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Study Examines VA's Patient Aligned Care Teams' Challenges in Providing Care for Women Veterans


BACKGROUND:
Over the last decade, VA recommendations for the care of women Veterans have successfully reduced historical gender disparities in care, particularly with regard to screening for mental health conditions (i.e., depression and PTSD). However, in many VA healthcare settings, low volumes of women Veterans make it difficult for providers to remain proficient in gender-specific care and pose other logistical and fiscal barriers to comprehensive care for women Veterans. As VA continues to implement its Patient Aligned Care Team (PACT) medical home initiative, research is needed on how changes introduced as a result of PACT affect care for women Veterans. PACT includes specific guidance for how primary care should be delivered; however, fit between PACT priorities and the provision of comprehensive primary care for women Veterans has not been assessed. In 2014, study investigators conducted interviews with 73 primary care providers and staff in eight VA medical centers to assess provider and staff experiences with PACT, implementation of core medical home features, and facilitators and barriers encountered in providing PACT care to women Veteran patients.

FINDINGS:

  • Providers and staff have generally positive attitudes toward PACT. However, early challenges to the delivery of PACT-principled care persist in both primary care and women's health clinics.
  • Ongoing barriers to PACT implementation include short staffing, conflicting performance requirements for continuity and same-day access, space constraints, and sharing of support staff across multiple providers.
  • Challenges unique to the care of women Veterans included a higher prevalence of psychosocial needs and the need for specialized training of primary care personnel in gender-specific care.
  • Providers and staff caring for women Veterans in gender-neutral primary care clinics are typically not able to accommodate longer visits with women Veterans. Primary care providers and staff in women's health clinics are often physically separated from other PACT and medical neighborhood resources or asked to share their support staff with specialists.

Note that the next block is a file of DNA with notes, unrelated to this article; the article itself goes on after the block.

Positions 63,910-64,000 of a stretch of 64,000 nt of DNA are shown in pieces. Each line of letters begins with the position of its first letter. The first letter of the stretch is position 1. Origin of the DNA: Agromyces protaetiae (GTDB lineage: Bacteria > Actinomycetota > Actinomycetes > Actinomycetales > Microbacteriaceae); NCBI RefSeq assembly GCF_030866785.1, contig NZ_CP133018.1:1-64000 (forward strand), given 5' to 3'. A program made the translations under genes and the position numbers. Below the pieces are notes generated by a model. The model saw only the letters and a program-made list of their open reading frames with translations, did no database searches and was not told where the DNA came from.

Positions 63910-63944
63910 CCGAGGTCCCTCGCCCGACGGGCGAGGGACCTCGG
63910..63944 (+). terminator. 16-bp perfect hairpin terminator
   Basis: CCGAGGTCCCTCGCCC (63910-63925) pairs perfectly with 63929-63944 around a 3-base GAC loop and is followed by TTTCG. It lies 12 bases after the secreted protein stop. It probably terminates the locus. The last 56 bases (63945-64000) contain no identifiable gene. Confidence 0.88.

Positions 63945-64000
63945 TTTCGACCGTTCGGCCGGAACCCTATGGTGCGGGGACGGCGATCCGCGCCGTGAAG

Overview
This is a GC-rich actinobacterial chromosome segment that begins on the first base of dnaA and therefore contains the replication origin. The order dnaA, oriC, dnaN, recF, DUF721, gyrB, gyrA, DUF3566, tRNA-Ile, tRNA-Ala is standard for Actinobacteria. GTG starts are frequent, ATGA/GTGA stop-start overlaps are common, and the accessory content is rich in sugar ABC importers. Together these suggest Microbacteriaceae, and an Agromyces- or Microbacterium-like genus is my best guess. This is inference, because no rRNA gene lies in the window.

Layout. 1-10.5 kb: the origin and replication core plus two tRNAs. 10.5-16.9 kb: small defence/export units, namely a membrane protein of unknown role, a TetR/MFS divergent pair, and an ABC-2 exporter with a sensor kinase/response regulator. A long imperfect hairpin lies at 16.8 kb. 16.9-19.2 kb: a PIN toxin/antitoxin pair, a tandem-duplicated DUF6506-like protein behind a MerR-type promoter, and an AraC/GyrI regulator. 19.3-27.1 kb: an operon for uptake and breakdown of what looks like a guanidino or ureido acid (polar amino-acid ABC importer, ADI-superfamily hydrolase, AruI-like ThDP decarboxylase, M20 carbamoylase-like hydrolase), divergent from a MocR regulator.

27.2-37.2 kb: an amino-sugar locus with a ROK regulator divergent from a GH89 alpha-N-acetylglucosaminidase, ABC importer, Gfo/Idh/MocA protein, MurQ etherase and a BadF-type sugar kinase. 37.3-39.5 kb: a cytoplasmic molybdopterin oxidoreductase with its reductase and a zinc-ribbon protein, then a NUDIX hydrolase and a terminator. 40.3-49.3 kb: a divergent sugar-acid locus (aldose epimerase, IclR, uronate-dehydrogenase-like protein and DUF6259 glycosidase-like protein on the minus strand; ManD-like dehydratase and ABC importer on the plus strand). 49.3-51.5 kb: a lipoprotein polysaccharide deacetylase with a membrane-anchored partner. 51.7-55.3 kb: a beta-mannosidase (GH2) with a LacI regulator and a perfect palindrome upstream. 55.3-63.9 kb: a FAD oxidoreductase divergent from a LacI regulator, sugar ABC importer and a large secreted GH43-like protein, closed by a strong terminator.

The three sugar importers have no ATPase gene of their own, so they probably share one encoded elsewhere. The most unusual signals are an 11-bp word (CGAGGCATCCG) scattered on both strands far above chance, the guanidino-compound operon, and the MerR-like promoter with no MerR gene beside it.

IMPLICATIONS:

  • Primary care providers and staff face unique challenges in the delivery of comprehensive primary care to women Veterans that may require special policy, practice, and management actions if the full benefits of PACT are to be realized for this patient population.

AUTHOR/FUNDING INFORMATION:
This study was funded by HSR&D (CRE-12-026), and Dr. Yano was supported through an HSR&D Senior Research Career Scientist Award. Drs. Hamilton, Rubenstein, and Yano, and Mses. Canelo and Darling are part of HSR&D's Center for the Study of Healthcare Innovation, Implementation, and Policy (CSHIIP).


PubMed Logo Chuang E, Brunner J, Mak S, Hamilton A, Canelo I, Darling J, Rubenstein L, and Yano E. Challenges with Implementing a Patient-Centered Medical Home Model for Women Veterans. Women’s Health Issues. March-April 2017;27(2):214-220.

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What are HSR&D Publication Briefs?

HSR&D requires notification by HSR&D-funded investigators about all articles accepted for publication. These journal articles are reviewed by HSR&D and publication briefs or summaries are written for a select number of articles that are then forwarded to VHA Central Office leadership to keep them informed about important findings or information. Articles to be summarized are selected by HSR&D based on timeliness of the findings, interest of leadership, or potential impact on the organization. Publication briefs are written for only a small number of HSR&D published articles. Visit the HSR&D citations database for a complete listing of HSR&D articles and presentations.